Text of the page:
(vi) does not imply directly or indirectly that social acceptance, social status, personal success, or business or athletic achievement may be acquired, enhanced or reinforced through consumption of alcohol,
(vii) does not imply directly or indirectly that the presence or consumption of alcohol is, in any way, essential to the enjoyment of an activity or an event,
(viii) does not portray an alcoholic beverage, or its consumption, in an immoderate way,
(ix) does not exaggerate the importance or effect of any aspect of an alcoholic beverage or its packaging,
(x) does not show or use language that suggests, in any way, product misuse or product dependency, compulsive behaviour, urgency of need or urgency of use,
(xi) does not use imperative language to urge people to purchase or consume an alcoholic beverage,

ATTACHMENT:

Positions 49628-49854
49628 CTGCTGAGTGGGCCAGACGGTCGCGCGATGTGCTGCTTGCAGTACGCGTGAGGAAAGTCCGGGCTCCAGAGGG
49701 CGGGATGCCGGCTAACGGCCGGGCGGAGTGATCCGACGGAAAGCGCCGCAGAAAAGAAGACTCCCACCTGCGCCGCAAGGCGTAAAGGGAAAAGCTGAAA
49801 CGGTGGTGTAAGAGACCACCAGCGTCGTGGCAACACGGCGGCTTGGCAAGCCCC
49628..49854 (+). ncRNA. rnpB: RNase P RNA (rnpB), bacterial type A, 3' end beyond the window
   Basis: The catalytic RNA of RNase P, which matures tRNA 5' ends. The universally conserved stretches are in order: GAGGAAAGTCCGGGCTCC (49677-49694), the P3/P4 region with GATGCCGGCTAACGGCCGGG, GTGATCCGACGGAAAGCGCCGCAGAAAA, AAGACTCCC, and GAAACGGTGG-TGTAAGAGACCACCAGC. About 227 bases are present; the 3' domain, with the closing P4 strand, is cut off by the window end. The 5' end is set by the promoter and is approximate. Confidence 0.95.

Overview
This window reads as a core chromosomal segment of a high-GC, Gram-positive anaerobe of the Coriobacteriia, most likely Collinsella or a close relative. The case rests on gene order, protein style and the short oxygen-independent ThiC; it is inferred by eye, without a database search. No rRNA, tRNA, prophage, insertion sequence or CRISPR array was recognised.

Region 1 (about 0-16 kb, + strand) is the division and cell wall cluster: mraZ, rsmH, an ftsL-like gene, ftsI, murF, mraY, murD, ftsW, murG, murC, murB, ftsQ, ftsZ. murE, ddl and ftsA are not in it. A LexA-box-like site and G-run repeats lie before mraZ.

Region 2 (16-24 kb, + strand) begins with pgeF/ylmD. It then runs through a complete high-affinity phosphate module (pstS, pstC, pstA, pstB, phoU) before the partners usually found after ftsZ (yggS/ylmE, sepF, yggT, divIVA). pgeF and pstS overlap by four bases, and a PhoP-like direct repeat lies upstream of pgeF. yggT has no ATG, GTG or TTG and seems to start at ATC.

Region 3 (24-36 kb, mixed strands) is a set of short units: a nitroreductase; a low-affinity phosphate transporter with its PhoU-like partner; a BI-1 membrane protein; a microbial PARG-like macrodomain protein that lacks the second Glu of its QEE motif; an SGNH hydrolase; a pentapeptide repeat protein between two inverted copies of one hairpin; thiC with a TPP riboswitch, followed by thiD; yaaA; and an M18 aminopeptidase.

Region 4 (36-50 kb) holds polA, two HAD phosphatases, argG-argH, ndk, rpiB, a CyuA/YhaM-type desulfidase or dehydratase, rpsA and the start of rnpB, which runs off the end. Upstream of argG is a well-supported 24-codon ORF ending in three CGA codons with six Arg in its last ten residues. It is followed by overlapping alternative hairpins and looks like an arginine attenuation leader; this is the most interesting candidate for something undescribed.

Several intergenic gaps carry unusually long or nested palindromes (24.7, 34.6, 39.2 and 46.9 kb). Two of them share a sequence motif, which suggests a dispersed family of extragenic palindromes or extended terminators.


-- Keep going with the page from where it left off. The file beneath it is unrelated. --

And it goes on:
(xii) does not introduce an alcoholic beverage in such a way or at such a time that it may be associated with the operation of any vehicle or conveyance requiring skill,
(xiii) does not introduce an alcoholic beverage in such a way or at such a time that it may be associated with any activity requiring a significant degree of skill, care or mental alertness or involving an obvious element of danger,
(xiv) does not contain inducements to prefer an alcoholic beverage because of its higher alcohol content,
(xv) does not refer to the feeling and effect caused by alcohol consumption or show or convey the impression, by behaviour or comportment, that the people depicted in the message are under the influence of alcohol,